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After spending several years engaging with 1.6 Million IT buyers, I sometimes think I have them figured out. Yet, I’m still amazed at what I still have to learn after all these years. Instead of me voicing my opinions, I decided to ask 1.6 Million IT technology buyers what these folks actually want from IT vendors in 2011 and onwards. Here is what they told me:
What is the worst thing an IT vendor can do to earn your business?
- Cold call
- Lie about their products
- Not Listen
- Slam the competition
- Know nothing about my business
- Assume IT decision makers have linear buying stages
- Advertise and market generically and/or poorly
- Not respond
- Not be open about pricing
- Pretend they have a relationship with my company when they don’t
- Refuse to leave a voicemail with the receptionist
- Think because I downloaded a whitepaper, I’m ready to buy
- Not provide easy access to technical information on the company’s website
- Think that the IT department has no influence on the buying process and only sell to the C-level guys
So what is the best thing an IT vendor can do to earn our business? (No particular order)
- Support the products that you sell
- Provide a knowledgeable representative (I’ll buy through the channel partner,but I want to have a connection with the vendor as well)
- Engage us on our terms, where we choose to live and work
- Answer the phone when I call looking for information or respond to an email
- Don’t read from a script, talk to me in your own voice
- Keep promises
- Be honest
- Respect the value of my time
- Don’t sell a product if it’s not ready to be used
- Don’t always be selling, listen to me and understand my business
- Don’t force me to register for white papers, e-books, etc.
- Have resources on your web site where I can learn technical details, implementation plans, caveats and general pricing etc.
A few recommendations to IT marketers from IT buyers:
It is clear IT decision makers are overwhelmed with vendors following the old model of get a name, make a call, set a follow up, call back, make a pitch, keep calling and looking for the lucky strike. The ironic thing is this approach is expensive. You have to run a campaign to get leads, and then sort, categorize and finally follow up. The bad part is most of these are cold leads and the sales close rate is very low.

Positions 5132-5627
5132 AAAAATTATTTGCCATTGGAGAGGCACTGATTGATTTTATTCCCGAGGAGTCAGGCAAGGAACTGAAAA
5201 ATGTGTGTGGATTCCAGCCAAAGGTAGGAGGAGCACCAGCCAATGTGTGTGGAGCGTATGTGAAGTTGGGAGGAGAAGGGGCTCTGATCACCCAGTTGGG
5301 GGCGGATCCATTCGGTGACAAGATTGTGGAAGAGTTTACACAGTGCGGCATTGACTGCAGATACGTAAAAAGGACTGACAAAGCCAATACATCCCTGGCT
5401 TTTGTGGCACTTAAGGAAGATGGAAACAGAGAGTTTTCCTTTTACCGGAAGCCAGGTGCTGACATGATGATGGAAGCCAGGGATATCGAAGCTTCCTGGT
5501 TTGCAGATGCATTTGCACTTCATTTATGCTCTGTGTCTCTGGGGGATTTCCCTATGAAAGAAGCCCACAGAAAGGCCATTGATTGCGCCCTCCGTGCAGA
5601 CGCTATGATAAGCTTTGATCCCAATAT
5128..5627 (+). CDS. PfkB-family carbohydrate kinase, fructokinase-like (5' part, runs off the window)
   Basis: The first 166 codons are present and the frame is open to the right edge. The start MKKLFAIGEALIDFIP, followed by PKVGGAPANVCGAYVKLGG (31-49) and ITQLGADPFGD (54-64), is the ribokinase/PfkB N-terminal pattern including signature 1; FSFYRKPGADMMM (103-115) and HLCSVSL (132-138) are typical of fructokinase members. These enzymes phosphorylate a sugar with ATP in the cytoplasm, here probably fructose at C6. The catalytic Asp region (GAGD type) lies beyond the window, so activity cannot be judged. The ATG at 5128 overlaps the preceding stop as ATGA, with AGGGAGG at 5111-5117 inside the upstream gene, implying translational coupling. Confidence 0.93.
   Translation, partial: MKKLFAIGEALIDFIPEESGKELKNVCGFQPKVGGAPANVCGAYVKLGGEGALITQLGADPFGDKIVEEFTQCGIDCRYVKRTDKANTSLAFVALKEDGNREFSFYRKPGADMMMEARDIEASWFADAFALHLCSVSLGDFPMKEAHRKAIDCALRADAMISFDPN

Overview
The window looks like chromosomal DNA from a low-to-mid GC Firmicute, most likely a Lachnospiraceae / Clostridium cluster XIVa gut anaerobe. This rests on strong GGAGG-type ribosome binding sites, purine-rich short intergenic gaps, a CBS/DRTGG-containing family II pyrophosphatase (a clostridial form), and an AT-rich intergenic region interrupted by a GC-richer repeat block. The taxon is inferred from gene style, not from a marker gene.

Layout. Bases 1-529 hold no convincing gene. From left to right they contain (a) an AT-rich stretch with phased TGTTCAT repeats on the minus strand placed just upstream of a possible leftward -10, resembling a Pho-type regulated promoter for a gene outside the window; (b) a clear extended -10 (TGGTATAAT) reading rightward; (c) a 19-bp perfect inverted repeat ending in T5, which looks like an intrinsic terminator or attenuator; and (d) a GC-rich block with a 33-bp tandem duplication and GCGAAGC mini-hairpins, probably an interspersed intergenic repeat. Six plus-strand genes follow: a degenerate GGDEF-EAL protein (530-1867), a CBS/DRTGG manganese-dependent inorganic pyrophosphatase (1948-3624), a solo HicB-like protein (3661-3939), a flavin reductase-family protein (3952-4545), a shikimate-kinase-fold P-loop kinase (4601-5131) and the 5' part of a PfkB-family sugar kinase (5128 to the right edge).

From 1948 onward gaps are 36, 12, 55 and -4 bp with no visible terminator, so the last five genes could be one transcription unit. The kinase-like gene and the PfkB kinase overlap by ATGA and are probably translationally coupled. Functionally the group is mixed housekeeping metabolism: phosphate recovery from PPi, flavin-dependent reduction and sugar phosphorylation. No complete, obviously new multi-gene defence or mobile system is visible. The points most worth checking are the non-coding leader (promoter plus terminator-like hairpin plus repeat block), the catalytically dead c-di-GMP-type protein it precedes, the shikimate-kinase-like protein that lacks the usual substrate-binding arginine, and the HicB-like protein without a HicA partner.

Instead of spending time churning through business cards and registration lists, look for ways to have conversations with potential customers, find out where your buyers are online/offline and engage them on their terms. By simply talking to people informally at events or in online communities, an IT vendor can see who is interested in what they are doing right now, who are potential prospects, and who is not interested in what you are doing at this time.
Net-net: Show competence, build trust and engage. Form a true partnership, one in which the vendor and partner have a mutually beneficial relationship based on trust and working effectively together. And the first step is to get involved.
People are seeking out solutions all the time. You need to get in front of them with marketing before sales will be effective. Get the word out through traditional marketing, social media and other passive models. Always have sales ready people available for us to reach out. In fact, social media gives a good chance for marketing and sales to mingle into a transparent single entity. Sales can respond rapidly to direct conversations both in and out of communities in a congruent permission based way.
Kenny Madden works in market development at Austin based Spiceworks, the fastest growing IT social business network. By combining free IT management software with a Facebook-like community, Spiceworks helps over 1.6 million IT professionals to discover, buy and manage $260 billion worth of technology products and services each year. Kenny can be reached at email@example.com.VN:R_U [1.9.7_1111]How IT Buyers Want to Engage With You,
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